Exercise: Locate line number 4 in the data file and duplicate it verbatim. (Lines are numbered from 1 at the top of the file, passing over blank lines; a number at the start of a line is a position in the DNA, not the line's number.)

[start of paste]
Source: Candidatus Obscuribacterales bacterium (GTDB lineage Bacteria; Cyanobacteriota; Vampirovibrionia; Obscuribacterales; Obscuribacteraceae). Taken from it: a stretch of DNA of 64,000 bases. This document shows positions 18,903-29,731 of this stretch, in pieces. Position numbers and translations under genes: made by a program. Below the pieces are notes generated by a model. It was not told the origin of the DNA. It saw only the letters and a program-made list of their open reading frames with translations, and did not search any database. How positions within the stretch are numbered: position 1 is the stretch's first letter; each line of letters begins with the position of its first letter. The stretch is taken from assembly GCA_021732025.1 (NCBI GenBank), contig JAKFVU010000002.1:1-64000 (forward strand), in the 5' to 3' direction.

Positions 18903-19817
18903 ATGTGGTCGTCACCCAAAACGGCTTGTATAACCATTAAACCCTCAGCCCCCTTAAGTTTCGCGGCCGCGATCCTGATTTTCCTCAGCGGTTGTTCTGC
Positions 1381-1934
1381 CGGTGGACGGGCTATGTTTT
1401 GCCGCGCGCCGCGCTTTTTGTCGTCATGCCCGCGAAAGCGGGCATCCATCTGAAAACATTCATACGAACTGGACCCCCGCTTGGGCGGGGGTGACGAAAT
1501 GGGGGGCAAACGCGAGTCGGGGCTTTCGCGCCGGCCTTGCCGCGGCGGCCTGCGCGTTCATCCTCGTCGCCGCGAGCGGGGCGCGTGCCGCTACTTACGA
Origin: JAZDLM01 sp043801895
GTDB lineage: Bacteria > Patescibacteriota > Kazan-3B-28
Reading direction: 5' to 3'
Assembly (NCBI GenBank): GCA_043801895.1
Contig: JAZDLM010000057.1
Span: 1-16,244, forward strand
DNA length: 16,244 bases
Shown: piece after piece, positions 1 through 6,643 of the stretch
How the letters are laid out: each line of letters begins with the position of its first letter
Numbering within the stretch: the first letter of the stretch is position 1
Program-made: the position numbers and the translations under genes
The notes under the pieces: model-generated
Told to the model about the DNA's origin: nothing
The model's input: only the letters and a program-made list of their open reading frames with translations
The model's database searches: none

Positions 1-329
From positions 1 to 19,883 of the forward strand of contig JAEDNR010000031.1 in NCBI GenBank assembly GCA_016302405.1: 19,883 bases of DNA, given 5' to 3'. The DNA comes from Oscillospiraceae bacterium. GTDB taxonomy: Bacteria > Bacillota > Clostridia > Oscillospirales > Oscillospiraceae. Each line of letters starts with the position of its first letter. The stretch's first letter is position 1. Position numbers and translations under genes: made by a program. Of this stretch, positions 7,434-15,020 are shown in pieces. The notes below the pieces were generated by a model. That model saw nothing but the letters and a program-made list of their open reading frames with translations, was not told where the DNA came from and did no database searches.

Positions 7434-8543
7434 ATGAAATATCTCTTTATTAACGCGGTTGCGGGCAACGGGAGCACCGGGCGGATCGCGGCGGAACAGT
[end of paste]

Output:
Positions 1381-1934